For centuries it has stood guard over the deep waters of the Cromarty Firth.

Perched on a rocky outcrop of the Black Isle, Castle Craig is one of Scotland’s most distinctive and significant landmarks.

However, there were fears the ruined tower would crumble completely and be lost.

Now fresh hope has been sparked after an architect was appointed to oversee vital preservation works and owner the Clan Urquhart Foundation confirmed it would press ahead with plans aimed at reviving the structure as a fully functioning visitor attraction.

It comes after Kirkmichael, another historic site on the Black Isle, was restored thanks to a successful community campaign.

Those involved in the Castle Craig project hope to start work later this year once coronavirus-related restrictions are lifted.

Captain Glen A Cook, secretary of the Clan Urquhart Foundation Board, said: “The vision is to return the castle to a usable state and a community resource to interpret the historic architecture, archaeology and lives of the people who lived on the Black Isle.

“There will be intermediate steps. We need to complete the stabilisation of the structure, then move to archaelogy studies of the site before more extensive repair may be accomplished.

“Archaelogy work outside the conservation area has been accomplished over the last two summers by Dr. Connie Rodriguez.”

Castle Craig, which is a Scheduled Monument and considered to be of national importance, has a history stretching back to the 16th century.

It came into Urquhart possession in 1561, when the Bishop of Ross granted ownership of the lands of Craig, along with its tower-house, to Thomas Urquhart, second son of Alexander Urquhart of Cromarty.

The site was probably used as an occasional episcopal residence in the post-Reformation period.

However, the castle’s past also has shadier chapters, with stories of the lower section being turned into an illicit still around 200 years ago.

By the 19th century, it had become a ruin.

Chris Bowes, founder of the Edinburgh-based McGregor Bowes architecture firm, will oversee masonry repairs.

He said: “The owners have established a foundation, The Clan Urquhart Foundation, and there is a determination to preserve this important Scheduled Monument.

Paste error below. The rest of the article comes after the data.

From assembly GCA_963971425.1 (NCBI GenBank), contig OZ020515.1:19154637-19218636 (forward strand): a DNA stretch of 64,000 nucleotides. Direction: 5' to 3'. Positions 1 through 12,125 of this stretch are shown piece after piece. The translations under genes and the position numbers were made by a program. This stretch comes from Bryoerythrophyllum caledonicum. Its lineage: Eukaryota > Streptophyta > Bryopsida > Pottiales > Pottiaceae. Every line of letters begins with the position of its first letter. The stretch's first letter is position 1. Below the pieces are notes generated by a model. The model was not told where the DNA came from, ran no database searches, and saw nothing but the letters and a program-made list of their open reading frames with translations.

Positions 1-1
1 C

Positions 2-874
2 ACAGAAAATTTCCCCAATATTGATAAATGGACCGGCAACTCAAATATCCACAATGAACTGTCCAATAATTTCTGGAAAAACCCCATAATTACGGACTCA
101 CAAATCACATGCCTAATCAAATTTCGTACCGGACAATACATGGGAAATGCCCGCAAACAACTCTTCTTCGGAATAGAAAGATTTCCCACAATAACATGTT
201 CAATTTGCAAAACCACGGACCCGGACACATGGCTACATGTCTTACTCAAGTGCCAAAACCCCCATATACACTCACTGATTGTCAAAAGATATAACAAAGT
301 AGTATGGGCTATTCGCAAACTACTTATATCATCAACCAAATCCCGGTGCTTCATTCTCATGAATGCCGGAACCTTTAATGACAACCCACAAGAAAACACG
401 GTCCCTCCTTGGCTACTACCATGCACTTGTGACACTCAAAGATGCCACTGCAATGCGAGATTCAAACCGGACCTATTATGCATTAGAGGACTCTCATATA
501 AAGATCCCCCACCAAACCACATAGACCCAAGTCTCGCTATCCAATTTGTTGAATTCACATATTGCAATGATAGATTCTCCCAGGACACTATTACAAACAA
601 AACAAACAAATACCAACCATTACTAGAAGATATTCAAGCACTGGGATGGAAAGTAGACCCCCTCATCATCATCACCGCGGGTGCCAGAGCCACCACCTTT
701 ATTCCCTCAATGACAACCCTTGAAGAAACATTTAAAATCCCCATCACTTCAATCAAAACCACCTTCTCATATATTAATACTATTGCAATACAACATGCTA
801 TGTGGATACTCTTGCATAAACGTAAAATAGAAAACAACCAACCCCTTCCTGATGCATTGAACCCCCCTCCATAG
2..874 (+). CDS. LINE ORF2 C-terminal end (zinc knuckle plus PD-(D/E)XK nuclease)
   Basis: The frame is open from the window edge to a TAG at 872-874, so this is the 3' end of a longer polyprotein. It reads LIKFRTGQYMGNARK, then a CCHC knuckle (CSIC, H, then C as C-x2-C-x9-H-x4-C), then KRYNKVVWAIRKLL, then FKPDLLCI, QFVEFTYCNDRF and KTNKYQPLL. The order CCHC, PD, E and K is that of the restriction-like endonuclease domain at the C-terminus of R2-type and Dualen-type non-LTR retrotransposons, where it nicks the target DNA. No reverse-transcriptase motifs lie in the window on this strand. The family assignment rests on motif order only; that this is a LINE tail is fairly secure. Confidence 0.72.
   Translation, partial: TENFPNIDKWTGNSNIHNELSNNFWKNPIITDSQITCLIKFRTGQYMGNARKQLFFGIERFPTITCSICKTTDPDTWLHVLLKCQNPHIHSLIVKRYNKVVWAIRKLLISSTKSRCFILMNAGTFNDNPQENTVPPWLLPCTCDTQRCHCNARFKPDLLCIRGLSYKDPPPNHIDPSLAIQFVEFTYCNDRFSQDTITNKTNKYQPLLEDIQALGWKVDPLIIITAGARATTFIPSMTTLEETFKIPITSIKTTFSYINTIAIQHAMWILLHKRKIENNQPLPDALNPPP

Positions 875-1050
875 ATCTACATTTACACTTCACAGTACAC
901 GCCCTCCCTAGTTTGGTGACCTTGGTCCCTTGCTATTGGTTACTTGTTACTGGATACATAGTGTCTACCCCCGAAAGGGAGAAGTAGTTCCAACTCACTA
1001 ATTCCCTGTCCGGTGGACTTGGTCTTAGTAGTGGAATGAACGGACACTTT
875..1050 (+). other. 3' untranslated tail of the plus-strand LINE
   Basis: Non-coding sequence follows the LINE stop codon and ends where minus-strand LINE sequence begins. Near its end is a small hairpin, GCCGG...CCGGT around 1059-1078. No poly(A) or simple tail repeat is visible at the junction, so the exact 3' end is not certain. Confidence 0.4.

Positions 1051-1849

“The work I will carry out is basically specification and organisation of the masonry repairs.

“There are a couple of large cracks in the building and it needs repair work so the condition does not get worse.

“I’m no knight in shining armour but it is work that has to be done and work that has to be done by skilled masons – people who are knowledgeable in the right approach.

“The building is currently stable. There has been work done on it previously – timber shoring – which helps to keep it in place. The repairs to the cracks are just another part of that.”

He added: “It’s a real privilege to be involved because you are a small part of the continuum to something that’s a national landmark and that’s one of the attractions of doing historic building work. It means you can do your small bit.

“It’s hard to say when work may start given the Covid-19 pandemic and the Scottish Government’s understandable restrictions on non-essential construction work. We might be able to do [the work] this year. That would be the goal – to do it this year.”

Dr Jim Mackay, chairman of the Kirkmichael Trust community group, whose members have shown visitors around the castle and helped prepare the ground for archaeologists, said he was “delighted” that efforts to restore it are moving forward.

“The castle is one of Scotland’s last real keeps,” he said.

“It’s a very strange castle. One side is almost perfectly preserved, while the other has been eroded by the sea.

“And, once upon a time, 200 years ago, people were using the downstairs as an illicit still.”

He added: “It’s great to see some interest shown in it. One of the things I would really like to see explored is whether it could be visited from sea... I would love to see a little pier put up.”